Combi installation - now shower problem

Postby Zacccc » Mon Apr 26, 2010 12:55 pm

Three weeks ago I had a Baxi Duo-tec Combi 28 HE A boiler installed in my house. Very soon after installation I discovered that in the course of the installation the cold water supply to the tank in the loft had been cut off, which meant that I couldn't get a bath or a shower.

The company sent two guys out who reconnected the supply to the tank but now I can't use the shower (which is gravity fed and attached to the bath mixer tap) because the water comes out either very hot or completely cold and I haven't been able to achieve a steady flow at a comfortable temperature no matter how delicately I've tried to fine tune the hot and cold bath taps which supply the shower head.

I've recently heard that combi boilers aren't suitable for gravity fed showers! - which the boiler installer never mentioned!

Can anyone advise me on my best course of action now. Is the solution to install an electric shower? Or maybe put a thermostatic valve on the showerhead? I'd welcome any advice.

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Simply Build It

Postby Perry525 » Mon Apr 26, 2010 7:10 pm

A combi has a separate hot water system.

That is to say the central heating does its own thing.

The hot water system, requires mains pressure cold water to work.

It also requires a shower installation that is designed to work with mains pressure water both hot and cold.

Did you have a new shower set up at the same time?

There are two ways round this.

One is to run a cold feed direct to the shower control, simple to do and cheap, the other is, do you have a fitted copper hot water tank?
If you have a hot tank, then join it to the central heating side of the boiler, turn off the direct hot water, and use the system in the traditional way.

A far better solution where there is more than one hot tap, and more than one person who needs hot water at the same time.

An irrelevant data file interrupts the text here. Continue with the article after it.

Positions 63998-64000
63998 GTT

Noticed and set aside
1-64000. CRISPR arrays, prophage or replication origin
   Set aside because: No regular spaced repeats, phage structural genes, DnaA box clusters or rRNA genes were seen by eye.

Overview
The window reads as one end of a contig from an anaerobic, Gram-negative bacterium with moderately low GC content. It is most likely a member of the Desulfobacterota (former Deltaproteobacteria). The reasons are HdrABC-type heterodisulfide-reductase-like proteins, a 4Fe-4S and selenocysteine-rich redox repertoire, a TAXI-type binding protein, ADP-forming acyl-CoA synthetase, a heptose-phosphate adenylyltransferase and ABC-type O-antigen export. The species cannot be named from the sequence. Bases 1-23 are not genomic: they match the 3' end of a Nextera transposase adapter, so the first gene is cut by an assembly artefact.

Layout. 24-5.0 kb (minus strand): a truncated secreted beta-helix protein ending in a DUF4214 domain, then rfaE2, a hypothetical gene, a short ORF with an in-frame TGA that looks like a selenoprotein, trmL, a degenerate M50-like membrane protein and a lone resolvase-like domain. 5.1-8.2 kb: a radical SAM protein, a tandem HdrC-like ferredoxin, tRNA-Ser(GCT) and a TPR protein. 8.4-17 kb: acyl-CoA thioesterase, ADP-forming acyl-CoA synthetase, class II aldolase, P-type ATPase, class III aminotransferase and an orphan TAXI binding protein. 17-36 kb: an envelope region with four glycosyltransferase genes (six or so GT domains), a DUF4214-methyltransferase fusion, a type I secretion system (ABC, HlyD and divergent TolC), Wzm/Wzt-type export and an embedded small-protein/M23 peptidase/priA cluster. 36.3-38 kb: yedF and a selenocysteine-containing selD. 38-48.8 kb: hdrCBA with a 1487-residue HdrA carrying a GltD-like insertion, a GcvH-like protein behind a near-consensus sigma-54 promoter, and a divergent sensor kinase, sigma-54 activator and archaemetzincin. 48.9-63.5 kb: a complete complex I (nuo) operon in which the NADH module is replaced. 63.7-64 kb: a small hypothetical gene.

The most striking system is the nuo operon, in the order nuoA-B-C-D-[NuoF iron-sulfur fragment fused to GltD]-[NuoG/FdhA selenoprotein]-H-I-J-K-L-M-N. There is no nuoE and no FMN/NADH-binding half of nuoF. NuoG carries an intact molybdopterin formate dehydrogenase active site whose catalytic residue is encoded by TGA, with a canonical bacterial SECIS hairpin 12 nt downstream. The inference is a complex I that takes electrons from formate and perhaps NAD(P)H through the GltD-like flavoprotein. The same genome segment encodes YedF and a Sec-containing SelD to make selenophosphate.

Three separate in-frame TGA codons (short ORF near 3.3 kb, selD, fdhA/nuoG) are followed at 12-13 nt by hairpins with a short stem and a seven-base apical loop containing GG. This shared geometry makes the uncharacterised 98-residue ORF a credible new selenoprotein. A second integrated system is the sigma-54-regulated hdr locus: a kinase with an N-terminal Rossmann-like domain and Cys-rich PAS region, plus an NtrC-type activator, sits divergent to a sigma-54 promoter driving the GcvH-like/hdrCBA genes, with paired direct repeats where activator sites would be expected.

The trouble with combi's, is they only work well, when there is high water pressure and only one person using them.
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Postby Zacccc » Tue Apr 27, 2010 2:49 pm


Many thanks for your reply.

To answer your question: no, I didn't have a new shower set up at the same time. The installer din't give me any reason to think that I needed one, or, indeed, that any modifications to the shower, taps etc were needed.

Also, I did have a fitted hot water tank but this was taken out when the boiler was put in.

Since I've learned that the bath cold tap should be supplied directly from the mains (rather than from the tank in the loft, which is what these guys did when they came back to reconnect a CW supply to my bath/shower) I've phoned the foreman at the firm to tell him that the shower isn't working properly and that I believe that the bath CW should be coming from the mains but he said 'Not necessarily' and that he would speak to the guys who did the job and get back to me. I'm a bit concerned by this response from him - beacuse everything I've read (from you and from one or two other sources) seems to say that the feed does necessarily have to come from the mains.
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Postby Perry525 » Tue Apr 27, 2010 8:13 pm

With all the fuss about saving water, we now have a situation where there are high pressure and low pressure taps and showers. And this is not always obvious from the packaging, one often has to look inside at the specification.

The result is that a tap or shower that worked perfectly at low pressure or high pressure doesn't work properly when connected to the (wrong) supply pressure.

Where you have a shower it really does need the same pressure on both sides. Other mixer taps will work after a fashion.

As far as the bath goes, or any other situation, where there are two separate taps, it should not really be a problem to have low pressure on one and high on the other. You can always run them one at a time.

As your copper tank has gone (I hope they paid you for it) you can either get it back, and set up as before.
Or continue with the new combi supplying mains hot water to all hot taps, and mains cold water to the shower and any mixer taps.

As a matter of interest, why did you change to a combi boiler, when your existing set up was better?
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Postby Zacccc » Wed Apr 28, 2010 8:20 am


Again, many thanks for your reply.

No, they didn't pay me for the copper tank they took away. To be honest I didn't give it much thought! How much would they get for it?